An analysis the FSA ordered from PwC into what went wrong at RBS cost more than £7.6m, according to a Freeedom of Information (FOI) request.
The City watchdog did not pay the fees in their entirety, but imposed a "special levy" on the bank of more than £4.7m for extra regulation costs after RBS received a £45bn capital injection from the taxpayer, the Guardian reports.
Despite such hefty fees, the FSA has admitted it does not have a report it can publish into the events that brought RBS to the brink of collapse in October 2008.
The FSA announced last month that "bad" decisions, not dishonesty, were to blame.
At first the watchdog refused to give details on why no disciplinary action would be taken against any of the individuals involved, including former RBS CEO Sir Fred Goodwin.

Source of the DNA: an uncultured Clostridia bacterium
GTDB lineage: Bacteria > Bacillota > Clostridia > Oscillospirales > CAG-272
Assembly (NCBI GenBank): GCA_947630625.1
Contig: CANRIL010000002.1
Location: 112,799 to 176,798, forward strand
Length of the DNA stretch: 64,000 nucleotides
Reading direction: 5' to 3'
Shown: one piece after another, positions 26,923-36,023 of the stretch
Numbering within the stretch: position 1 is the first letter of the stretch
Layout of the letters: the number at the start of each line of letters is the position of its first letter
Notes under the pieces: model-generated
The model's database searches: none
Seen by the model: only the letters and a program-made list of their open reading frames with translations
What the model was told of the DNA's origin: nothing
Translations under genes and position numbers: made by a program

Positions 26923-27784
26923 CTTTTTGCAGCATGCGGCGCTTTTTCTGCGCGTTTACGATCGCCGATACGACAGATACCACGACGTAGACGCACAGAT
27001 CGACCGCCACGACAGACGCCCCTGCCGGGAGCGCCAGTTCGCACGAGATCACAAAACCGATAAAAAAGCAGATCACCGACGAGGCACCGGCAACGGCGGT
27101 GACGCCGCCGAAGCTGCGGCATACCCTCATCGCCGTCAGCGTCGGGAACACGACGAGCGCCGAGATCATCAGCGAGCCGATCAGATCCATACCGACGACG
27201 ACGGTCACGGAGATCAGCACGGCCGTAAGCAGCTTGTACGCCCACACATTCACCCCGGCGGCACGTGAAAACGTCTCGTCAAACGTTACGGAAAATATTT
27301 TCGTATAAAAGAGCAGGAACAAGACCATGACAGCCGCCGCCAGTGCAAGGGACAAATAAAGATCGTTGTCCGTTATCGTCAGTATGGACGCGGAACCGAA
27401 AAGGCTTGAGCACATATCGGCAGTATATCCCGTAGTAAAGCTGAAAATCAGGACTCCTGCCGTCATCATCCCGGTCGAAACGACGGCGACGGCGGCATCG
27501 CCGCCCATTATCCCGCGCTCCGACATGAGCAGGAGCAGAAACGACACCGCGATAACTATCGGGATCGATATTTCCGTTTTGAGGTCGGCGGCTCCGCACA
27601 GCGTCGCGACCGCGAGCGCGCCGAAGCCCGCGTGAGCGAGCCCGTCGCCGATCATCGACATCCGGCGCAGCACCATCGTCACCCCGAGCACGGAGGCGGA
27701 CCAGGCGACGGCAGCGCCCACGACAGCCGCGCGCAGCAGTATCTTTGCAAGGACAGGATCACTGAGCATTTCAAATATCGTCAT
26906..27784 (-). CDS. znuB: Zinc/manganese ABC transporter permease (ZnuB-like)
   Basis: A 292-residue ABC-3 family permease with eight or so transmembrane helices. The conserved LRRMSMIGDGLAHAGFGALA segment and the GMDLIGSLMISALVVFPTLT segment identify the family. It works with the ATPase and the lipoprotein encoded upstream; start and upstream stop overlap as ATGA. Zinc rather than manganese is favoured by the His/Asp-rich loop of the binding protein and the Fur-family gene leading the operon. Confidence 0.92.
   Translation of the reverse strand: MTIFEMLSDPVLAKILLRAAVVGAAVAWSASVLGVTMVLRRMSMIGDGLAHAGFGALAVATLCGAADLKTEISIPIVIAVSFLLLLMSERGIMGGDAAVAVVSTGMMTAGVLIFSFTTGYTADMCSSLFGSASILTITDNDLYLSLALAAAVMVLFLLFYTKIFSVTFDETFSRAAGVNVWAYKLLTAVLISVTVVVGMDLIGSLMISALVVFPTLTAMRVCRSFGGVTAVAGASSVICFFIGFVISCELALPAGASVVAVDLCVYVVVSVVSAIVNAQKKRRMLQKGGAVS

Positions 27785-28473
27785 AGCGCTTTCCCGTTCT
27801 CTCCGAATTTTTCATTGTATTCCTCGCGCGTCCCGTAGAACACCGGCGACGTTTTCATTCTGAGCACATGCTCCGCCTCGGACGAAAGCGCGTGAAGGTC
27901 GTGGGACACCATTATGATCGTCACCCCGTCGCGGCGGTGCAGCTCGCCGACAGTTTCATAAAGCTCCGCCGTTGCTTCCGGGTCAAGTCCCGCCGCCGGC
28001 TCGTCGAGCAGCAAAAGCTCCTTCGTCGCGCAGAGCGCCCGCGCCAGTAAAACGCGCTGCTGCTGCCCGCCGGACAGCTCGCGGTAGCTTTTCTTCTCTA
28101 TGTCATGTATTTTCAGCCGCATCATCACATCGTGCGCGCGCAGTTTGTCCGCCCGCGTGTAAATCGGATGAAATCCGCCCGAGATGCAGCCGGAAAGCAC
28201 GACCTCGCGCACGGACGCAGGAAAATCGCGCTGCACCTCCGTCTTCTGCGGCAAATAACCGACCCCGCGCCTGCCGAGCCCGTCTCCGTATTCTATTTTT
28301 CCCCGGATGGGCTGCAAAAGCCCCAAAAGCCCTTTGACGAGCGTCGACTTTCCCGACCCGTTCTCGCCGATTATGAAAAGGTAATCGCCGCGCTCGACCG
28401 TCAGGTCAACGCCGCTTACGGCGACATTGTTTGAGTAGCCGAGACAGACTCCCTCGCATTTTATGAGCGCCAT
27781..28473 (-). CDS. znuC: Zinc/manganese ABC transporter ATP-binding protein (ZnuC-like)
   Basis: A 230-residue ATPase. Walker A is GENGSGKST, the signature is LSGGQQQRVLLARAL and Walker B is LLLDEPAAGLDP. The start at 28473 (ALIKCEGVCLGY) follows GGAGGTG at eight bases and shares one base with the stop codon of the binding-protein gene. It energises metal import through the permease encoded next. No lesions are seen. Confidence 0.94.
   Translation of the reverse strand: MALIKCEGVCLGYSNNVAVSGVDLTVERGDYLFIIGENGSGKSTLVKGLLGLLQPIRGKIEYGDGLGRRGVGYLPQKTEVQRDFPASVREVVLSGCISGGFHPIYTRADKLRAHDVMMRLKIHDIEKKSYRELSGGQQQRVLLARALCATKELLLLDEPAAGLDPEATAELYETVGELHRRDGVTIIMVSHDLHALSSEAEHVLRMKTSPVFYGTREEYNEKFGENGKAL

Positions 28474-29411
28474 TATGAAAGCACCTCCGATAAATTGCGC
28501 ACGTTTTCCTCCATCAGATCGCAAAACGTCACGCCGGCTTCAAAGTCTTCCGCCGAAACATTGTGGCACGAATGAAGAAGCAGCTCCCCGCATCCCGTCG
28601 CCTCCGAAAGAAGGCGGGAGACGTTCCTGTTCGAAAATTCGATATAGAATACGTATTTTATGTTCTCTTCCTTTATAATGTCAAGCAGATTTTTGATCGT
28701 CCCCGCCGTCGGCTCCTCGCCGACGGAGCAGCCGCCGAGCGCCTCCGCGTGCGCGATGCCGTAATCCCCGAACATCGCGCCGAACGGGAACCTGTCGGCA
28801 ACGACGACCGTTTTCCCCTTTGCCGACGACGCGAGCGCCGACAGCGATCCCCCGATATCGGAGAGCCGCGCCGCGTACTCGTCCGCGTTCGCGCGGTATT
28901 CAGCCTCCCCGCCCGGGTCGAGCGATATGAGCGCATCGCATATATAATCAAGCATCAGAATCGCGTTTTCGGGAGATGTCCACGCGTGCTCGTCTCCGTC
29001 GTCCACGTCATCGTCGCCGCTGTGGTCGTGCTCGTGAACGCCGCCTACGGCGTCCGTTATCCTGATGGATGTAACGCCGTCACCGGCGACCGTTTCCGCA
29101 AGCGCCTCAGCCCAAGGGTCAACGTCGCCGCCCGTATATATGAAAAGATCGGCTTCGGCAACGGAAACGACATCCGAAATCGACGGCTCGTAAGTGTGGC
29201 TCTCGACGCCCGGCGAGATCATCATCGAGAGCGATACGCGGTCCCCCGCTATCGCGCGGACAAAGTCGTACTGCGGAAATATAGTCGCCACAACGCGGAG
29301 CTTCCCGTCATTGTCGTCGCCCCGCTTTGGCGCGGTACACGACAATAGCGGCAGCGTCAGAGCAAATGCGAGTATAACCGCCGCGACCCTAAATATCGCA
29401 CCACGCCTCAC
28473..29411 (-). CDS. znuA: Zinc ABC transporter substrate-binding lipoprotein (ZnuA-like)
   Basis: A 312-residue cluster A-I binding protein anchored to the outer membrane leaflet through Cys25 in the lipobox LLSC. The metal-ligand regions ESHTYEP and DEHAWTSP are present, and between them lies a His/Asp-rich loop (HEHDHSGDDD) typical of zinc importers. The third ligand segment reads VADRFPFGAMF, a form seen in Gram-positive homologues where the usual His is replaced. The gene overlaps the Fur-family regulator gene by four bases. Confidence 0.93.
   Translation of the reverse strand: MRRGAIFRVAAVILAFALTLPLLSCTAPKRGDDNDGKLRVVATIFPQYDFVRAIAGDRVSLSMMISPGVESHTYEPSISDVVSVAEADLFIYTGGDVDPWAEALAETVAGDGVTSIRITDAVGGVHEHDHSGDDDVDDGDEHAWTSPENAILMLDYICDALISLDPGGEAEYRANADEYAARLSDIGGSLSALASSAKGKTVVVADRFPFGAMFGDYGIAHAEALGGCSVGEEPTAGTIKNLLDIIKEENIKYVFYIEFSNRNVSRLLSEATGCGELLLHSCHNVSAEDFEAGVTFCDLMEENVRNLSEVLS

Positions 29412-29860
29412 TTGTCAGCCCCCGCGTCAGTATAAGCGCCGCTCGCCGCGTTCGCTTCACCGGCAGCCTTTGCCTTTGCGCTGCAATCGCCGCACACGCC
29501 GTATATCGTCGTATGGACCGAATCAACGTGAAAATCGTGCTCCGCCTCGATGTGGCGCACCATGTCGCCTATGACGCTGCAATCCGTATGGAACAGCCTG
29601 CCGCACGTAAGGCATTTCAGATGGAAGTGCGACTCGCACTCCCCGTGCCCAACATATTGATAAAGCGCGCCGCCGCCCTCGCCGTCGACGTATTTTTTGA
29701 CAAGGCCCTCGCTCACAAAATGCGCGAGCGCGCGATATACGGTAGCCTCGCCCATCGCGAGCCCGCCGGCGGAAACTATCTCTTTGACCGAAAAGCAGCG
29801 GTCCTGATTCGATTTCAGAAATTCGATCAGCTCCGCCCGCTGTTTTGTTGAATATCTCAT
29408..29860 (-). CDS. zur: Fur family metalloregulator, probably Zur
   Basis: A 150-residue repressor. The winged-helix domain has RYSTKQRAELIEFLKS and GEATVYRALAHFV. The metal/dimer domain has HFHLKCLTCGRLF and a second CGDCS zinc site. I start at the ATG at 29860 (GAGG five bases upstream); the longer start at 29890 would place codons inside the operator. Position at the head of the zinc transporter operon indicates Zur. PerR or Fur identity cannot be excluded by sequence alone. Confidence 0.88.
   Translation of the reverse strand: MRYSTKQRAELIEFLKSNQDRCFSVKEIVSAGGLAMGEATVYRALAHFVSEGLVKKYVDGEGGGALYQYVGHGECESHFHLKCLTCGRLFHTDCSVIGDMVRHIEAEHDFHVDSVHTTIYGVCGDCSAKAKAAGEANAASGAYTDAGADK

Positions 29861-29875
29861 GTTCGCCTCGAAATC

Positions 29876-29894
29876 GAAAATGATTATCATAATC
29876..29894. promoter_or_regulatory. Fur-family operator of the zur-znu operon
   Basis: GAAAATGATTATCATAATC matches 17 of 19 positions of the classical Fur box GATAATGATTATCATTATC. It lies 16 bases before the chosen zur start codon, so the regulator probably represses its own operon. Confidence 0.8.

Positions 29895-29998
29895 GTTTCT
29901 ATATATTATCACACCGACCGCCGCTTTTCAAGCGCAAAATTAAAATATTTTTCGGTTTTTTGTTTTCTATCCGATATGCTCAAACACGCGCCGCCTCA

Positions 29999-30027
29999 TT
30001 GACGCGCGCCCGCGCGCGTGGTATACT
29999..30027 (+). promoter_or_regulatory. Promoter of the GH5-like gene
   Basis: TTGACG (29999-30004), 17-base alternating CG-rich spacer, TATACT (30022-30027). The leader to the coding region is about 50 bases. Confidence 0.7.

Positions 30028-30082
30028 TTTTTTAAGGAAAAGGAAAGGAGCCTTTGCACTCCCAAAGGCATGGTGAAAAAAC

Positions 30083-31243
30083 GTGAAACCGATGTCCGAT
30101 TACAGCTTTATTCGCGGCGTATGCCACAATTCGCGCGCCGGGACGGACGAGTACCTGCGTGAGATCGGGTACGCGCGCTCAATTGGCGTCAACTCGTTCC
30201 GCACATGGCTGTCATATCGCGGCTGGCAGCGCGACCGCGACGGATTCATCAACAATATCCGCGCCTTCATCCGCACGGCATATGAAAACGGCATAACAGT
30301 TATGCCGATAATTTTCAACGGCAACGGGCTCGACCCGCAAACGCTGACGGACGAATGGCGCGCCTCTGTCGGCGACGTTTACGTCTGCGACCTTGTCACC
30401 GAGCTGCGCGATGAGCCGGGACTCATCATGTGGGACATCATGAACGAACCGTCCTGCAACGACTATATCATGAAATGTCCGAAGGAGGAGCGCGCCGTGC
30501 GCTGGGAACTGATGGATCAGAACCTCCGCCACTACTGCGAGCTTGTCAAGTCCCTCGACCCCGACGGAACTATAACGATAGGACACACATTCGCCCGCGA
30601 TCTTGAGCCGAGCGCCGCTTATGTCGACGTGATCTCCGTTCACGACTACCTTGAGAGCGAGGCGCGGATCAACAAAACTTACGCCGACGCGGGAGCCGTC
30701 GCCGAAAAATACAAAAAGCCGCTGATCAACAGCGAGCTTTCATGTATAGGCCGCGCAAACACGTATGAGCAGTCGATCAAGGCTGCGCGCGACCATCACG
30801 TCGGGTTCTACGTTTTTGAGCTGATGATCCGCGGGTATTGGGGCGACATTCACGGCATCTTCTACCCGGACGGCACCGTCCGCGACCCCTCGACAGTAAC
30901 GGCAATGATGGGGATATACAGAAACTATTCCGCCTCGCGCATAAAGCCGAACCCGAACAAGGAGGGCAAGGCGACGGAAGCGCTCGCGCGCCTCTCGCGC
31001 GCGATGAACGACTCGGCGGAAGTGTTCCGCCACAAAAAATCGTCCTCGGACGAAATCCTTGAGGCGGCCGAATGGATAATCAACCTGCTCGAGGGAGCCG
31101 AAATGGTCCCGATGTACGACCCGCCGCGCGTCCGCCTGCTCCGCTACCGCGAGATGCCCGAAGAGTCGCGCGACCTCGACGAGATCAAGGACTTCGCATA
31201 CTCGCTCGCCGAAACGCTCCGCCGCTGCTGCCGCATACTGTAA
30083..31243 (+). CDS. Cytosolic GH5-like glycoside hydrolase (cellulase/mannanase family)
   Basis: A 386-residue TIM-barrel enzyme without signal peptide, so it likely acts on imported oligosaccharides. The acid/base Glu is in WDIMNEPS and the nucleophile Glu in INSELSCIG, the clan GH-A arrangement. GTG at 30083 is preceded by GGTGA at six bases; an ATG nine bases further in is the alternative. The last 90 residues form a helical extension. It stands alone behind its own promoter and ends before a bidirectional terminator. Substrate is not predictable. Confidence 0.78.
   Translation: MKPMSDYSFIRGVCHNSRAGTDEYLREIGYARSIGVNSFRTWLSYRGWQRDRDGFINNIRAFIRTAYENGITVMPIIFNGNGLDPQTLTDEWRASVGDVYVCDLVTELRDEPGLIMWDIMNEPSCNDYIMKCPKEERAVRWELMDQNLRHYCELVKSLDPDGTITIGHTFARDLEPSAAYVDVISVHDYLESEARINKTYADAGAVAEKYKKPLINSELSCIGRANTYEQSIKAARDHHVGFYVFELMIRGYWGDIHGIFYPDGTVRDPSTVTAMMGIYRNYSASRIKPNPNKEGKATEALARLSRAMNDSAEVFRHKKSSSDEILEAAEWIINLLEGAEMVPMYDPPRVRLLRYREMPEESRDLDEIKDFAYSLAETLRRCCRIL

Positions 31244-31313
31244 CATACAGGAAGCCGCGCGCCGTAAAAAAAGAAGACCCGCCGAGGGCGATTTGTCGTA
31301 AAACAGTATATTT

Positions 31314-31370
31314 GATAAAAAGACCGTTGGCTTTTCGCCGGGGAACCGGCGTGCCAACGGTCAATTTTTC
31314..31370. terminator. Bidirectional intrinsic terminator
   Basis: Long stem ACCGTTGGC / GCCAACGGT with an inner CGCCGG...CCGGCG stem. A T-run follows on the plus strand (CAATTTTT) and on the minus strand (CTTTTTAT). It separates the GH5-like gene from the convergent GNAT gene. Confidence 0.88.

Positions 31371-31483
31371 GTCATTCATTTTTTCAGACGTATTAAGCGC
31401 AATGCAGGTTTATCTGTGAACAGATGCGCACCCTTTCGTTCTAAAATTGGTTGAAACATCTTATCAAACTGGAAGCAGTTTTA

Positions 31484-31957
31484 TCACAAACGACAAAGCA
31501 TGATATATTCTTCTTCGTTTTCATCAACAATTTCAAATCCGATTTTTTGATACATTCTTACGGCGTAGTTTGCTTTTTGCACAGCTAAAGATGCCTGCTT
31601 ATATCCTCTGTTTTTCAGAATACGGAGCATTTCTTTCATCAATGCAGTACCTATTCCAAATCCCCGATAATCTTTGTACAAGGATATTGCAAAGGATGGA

But after a fortnight of political pressure, FSA chairman Lord Turner has agreed to publish a report in March into the problems at the bank.
The FSA commissioned PwC to look at operations at RBS including the takeover of Dutch bank ABN Amro as the credit crunch was beginning in late 2007. The deal left the enlarged bank with wafer-thin capital ratios.
PwC also looked at rights issues by the bank in 2008 that were required to bolster its capital as a result of the Dutch takeover.
It also scrutinised the "conduct, systems and controls" of the investment bank at RBS.
The FSA defended the cost of the work conducted by PwC on the basis that a "complex" set of investigations were essential.
An FOI request to the FSA into the fee paid to PwC for its work led to the regulator disclosing that "the fee so far paid to PwC for its work on the review into RBS was £7,643,386 (including VAT)".
"We expect to receive a final invoice for approximately £55,000 (excluding VAT) in January 2011," the FSA added.
RBS declined to comment, the Guardian reports.
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